Jackson’s ‘Buy America, Build Maine Act’ passes in Senate
Legislation guarantees taxpayer funds, contracts benefit in-state businesses and workers
AUGUSTA — The Maine Senate voted unanimously on Thursday to give initial approval to a bill by Senate Democratic Leader Troy Jackson, D-Allagash, that would require the State of Maine to support American manufacturing and the creation of jobs in Maine when it contracts for public works or services.
“If the State of Maine has business to do, that business should be done by Maine companies and Maine workers. Our state spends millions of taxpayer dollars on contracted services every year. Those funds should support Maine’s workers and economy, not line the pockets of out-of-state companies or foreign manufacturers,” said Sen. Jackson. “This bill guarantees that our small businesses, and our workers, will have a fair shot at winning state contracts.”
However, Democrats narrowly held back Republican efforts to undermine the bill, when the the Senate voted 18-17, with Republican Sens. Tom Saviello and Scott Cyrway joining the Democrats, to kill a proposed amendment to the bill that would have effectively gutted the legislation. The amendment, sponsored by Assistant Senate Republican Leader Andre Cushing would have defanged the bill by removing the requirement for in-state preference in state contracting.
“State contracts create jobs and economic activity, and our state’s residents deserve to know that their elected officials won’t pass them over to give those jobs to someone else,” said Sen. Jackson. “If we truly want to ‘Make America Great Again,’ we must support our small businesses and workers.”
Under current law, there’s little to stop the state from sending taxpayer dollars out of state, or from supporting companies that have outsourced jobs. Sen. Jackson’s bill — LD 956, the Buy America, Build Maine Act — would require that all public works contracts contain a provision requiring that manufactured goods, including iron and steel, must be manufactured in the United states.
It also requires that if two or more substantially similar bids are submitted for a public works contract, preference must be given to a bid submitted by an in-state contractor. If an in-state contractor submits a higher bid than an out-of-state contractor, the bill would require the state to give the Maine contractor an opportunity to match the low bid.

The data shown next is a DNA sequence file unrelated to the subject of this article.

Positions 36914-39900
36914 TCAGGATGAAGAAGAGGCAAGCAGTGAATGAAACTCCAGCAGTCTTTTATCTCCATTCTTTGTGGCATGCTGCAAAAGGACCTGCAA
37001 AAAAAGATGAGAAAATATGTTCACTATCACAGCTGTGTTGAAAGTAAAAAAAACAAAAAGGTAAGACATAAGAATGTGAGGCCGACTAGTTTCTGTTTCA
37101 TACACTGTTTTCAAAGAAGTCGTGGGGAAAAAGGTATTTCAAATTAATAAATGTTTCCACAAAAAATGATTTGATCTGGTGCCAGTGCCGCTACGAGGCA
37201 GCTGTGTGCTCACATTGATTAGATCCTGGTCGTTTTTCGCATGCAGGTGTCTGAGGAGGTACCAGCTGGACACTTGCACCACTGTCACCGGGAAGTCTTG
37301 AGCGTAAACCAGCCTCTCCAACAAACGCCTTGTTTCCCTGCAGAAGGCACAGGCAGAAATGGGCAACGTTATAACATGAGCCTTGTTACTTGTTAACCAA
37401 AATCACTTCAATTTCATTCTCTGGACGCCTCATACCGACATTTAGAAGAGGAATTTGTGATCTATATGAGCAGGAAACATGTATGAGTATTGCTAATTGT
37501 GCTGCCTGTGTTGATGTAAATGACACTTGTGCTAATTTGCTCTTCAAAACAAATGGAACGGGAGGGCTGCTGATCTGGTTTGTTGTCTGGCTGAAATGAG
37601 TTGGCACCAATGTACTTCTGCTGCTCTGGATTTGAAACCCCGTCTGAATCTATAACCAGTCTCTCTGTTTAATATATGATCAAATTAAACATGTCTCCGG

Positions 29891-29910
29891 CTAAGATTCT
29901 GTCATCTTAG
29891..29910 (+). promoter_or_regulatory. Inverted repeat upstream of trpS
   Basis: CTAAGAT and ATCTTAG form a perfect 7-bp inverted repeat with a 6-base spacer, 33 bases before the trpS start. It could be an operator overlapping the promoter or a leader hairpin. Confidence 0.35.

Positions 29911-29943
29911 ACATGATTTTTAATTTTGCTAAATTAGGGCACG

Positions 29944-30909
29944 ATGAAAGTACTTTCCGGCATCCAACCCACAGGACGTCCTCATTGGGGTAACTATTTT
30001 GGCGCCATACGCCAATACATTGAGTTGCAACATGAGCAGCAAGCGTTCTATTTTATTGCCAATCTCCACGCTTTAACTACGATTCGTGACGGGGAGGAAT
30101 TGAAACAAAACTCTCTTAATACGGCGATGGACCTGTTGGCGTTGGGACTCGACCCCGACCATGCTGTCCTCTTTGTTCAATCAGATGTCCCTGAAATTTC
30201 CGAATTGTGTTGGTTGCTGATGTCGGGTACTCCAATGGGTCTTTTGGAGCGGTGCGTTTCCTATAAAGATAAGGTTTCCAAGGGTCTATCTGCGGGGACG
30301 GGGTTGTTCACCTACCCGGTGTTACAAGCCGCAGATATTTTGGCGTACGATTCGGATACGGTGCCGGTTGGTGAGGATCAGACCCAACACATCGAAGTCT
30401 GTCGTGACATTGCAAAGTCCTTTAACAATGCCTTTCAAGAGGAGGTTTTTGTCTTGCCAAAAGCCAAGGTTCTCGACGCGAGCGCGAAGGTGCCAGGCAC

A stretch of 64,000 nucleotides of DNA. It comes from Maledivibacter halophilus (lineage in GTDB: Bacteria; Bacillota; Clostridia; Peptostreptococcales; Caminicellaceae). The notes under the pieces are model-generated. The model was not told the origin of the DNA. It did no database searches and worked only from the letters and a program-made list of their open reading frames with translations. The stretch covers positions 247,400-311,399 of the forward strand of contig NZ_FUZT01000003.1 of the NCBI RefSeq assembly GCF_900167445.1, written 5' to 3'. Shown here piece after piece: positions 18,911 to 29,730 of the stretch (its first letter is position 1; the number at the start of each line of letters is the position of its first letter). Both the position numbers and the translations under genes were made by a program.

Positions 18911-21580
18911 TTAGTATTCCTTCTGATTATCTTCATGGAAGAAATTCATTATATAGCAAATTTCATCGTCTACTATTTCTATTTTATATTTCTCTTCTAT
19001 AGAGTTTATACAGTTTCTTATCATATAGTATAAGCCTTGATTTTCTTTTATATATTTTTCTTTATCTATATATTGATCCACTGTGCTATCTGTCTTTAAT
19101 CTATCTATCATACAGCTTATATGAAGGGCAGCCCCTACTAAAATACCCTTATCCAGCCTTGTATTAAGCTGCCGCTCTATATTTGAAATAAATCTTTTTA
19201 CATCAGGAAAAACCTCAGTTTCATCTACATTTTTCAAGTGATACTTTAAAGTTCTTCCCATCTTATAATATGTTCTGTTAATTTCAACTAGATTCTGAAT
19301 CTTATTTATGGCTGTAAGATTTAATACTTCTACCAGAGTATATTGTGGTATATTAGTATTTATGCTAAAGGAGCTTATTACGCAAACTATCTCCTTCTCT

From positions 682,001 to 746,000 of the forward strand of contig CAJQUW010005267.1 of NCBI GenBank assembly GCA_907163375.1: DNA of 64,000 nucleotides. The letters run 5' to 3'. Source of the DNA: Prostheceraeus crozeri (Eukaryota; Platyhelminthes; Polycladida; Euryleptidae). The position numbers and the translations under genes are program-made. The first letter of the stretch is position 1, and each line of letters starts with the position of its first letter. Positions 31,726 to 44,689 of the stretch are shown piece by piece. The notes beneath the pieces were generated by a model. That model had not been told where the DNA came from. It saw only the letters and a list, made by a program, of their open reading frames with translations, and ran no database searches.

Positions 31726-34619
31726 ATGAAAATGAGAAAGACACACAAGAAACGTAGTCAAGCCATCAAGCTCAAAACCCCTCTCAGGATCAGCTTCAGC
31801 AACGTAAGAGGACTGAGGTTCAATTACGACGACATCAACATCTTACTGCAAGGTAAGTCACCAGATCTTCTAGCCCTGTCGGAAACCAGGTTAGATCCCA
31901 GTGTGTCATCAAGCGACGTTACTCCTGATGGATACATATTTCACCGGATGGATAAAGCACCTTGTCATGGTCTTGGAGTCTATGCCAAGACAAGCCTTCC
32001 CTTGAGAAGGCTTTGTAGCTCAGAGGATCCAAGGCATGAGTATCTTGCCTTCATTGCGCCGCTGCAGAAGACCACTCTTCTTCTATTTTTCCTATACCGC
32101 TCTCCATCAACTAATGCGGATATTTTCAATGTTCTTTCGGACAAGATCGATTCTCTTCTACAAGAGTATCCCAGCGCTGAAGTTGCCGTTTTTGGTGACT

And the Senate voted unanimously to approve an amendment by Saviello that will allow businesses to qualify as “in-state” companies, for the purposes of bidding for state contracts, if 60 percent of their workforce or more is located within the state’s borders.
LD 956 is a bipartisan effort, with co-sponsors from both parties in the House and Senate.
During a public hearing held on LD 956 earlier this year, several business owners, workers and labor activists testified in support of the bill. C.B. Smith, co-founder and CEO of Virtual Managed Solutions in Caribou, said his company had submitted a bid for a five-year state contract for web services. Despite his bid scoring well, his company was passed over in favor of a Massachusetts company whose bid was $1 million higher than his.
“If we’d won that contract, we could have hired 24 more employees in the short term, and eight full-time, permanent employees,” Smith said. “That would have a been a 25 percent growth in our workforce, and no small increase in money being spent in Central Aroostook County. By awarding this contract to an out-of-state company, the state left our community behind.”
Patrick Carleton works at the Sappi paper mill in Skowhegan. He’s worked in manufacturing for most of his life, only to see most of his employers pack up to move overseas.
“Maine’s tax dollars should not be used to reward companies that have moved their operations, investment dollars and jobs to foreign countries that disregard worker safety and environmental standards,” he said. “… It’s time for Maine to lead the way in saving the jobs we have and focusing on the creation of jobs that will support American manufacturing and Maine workers.”
LD 956 now heads to the Senate for initial votes.